Now FLY! An Adventure in Leadership

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I can’t sleep.  My mind is racing and it generates a continuous slideshow loop of what can go horribly wrong for me tonight.  It’s Sunday, New Years Day, I’m home trying to get some extra rest as tonight I fly solo and will be responsible for several million dollars worth of equipment and inventory not to mention the 100 lives that go along to operate it all after only a whole two weeks of whirlwind training, I’m managing the first production startup of the new year.

It turned out the rumors were true about a buyer for the company.  A much larger corporation that produces the same product under a well-known brand name and actually understands the manufacturing process has become our new benevolent masters. Right after the sale, they were all over our plant watching, writing, asking, observing, tallying, poking, prodding, and judging.  After a few weeks of intense scrutiny, the changes came down from the mountain top (corporate) and it began with the immediate disbanding of the three gangs that previously operated the territories. (For more info and history on the gangs read The Company Civil War).

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What was the Creatives gang had now become the Production Department and their management team was beefed up with the hiring of new superintendents.  Along with that word also came that the long-feuding DC and Wrappers gangs were to be combined into ONE department that controlled everything from the packaging of the product to palletizing, storage, and shipping so we all had to find a way to get along let alone learn to trust each other.  Our former leader, Raoul was quickly pushed into retirement and shoved out the door, along with one other longtime DC superintendents.  Pete the sweet was demoted from leader of the now-defunct Wrappers to a Packaging Superintendant and soon after that our new head of the new packaging department arrived.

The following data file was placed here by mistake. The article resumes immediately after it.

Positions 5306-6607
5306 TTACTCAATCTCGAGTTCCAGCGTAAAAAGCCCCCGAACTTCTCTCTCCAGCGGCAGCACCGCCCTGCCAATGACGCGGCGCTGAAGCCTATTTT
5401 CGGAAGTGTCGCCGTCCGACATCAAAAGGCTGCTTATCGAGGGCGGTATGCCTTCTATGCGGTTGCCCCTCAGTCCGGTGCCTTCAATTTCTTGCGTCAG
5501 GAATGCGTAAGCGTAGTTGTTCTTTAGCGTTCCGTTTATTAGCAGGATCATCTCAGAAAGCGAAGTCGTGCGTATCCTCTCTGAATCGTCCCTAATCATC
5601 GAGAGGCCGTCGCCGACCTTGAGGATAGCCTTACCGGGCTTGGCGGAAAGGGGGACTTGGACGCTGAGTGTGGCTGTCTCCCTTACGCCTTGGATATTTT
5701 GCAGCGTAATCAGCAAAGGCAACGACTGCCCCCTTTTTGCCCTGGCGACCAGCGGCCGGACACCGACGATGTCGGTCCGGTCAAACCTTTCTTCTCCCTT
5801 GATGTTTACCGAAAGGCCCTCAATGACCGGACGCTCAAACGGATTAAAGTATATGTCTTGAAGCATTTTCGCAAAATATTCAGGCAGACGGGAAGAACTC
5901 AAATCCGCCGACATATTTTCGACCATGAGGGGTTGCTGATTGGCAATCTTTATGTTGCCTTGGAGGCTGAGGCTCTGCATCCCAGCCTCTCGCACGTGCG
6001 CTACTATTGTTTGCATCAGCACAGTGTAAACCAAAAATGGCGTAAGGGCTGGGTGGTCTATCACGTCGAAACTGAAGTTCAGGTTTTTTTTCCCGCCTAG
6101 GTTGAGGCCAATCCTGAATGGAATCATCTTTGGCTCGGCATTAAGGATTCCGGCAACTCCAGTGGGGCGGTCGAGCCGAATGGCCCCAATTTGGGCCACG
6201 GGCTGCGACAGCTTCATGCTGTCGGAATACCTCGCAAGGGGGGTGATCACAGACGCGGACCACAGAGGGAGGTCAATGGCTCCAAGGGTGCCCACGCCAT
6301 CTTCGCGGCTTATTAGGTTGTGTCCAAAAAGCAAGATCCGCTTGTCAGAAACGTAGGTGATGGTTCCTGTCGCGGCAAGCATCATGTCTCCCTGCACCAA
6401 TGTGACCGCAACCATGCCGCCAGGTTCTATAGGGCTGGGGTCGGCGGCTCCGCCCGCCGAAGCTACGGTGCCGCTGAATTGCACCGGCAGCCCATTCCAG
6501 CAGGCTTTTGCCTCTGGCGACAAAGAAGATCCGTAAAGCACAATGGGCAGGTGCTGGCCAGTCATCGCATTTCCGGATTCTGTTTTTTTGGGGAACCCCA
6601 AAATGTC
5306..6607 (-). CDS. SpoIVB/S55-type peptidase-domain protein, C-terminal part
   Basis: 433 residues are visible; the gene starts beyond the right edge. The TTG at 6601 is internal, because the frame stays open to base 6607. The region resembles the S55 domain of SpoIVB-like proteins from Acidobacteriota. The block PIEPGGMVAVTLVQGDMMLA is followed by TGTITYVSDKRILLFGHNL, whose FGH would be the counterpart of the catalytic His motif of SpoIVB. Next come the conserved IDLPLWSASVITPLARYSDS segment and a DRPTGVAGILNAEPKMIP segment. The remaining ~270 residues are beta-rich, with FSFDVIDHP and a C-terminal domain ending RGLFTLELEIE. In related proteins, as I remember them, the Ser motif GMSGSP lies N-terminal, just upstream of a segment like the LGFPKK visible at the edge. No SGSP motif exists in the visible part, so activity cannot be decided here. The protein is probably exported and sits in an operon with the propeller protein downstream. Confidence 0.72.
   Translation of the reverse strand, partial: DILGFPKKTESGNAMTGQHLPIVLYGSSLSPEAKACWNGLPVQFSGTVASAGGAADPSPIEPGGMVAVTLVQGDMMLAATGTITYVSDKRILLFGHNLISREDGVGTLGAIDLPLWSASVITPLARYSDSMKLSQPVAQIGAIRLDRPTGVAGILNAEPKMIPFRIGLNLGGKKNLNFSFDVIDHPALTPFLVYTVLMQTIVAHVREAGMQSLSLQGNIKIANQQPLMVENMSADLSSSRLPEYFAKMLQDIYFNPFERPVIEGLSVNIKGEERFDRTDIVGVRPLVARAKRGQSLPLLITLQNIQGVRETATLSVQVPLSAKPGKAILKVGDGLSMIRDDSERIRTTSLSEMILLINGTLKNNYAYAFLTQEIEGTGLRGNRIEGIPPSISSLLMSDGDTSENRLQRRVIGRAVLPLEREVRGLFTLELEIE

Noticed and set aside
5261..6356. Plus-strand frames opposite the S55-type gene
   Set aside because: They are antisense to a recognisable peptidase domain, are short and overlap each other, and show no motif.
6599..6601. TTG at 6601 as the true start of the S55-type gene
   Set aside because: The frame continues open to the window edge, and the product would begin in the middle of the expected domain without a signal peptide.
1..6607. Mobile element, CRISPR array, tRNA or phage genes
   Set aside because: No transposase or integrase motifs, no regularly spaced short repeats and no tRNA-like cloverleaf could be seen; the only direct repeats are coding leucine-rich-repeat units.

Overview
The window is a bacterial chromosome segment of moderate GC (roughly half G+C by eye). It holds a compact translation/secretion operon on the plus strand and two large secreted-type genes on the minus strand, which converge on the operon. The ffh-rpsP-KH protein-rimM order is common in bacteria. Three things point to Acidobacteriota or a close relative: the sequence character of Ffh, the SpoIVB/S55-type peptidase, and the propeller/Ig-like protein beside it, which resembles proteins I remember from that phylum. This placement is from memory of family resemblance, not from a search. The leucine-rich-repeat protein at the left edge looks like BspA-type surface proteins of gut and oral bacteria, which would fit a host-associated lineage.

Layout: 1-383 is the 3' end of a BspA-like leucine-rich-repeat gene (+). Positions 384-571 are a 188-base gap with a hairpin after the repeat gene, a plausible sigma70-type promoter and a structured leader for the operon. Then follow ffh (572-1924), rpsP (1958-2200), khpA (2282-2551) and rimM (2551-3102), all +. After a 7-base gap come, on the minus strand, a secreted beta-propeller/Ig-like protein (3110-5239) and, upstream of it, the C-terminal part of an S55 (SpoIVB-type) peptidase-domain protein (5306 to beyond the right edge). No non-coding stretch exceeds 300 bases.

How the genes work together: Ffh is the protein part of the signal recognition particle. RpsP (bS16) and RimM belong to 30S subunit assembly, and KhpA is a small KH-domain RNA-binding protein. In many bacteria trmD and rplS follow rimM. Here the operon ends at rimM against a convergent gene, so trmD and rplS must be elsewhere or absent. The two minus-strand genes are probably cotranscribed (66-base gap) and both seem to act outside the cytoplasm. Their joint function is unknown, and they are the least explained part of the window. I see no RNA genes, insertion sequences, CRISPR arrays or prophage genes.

Back after the sale when they were reviewing us all it was decided that the other DC superintendent, Brad, and I were worth retaining for entertainment and torture purposes as we were now going to be trained and transformed into packaging superintendents.  Brad and I had an awful lot to learn especially since before this merger of the gangs we were always discouraged from entering or nosing around in Wrappers territory.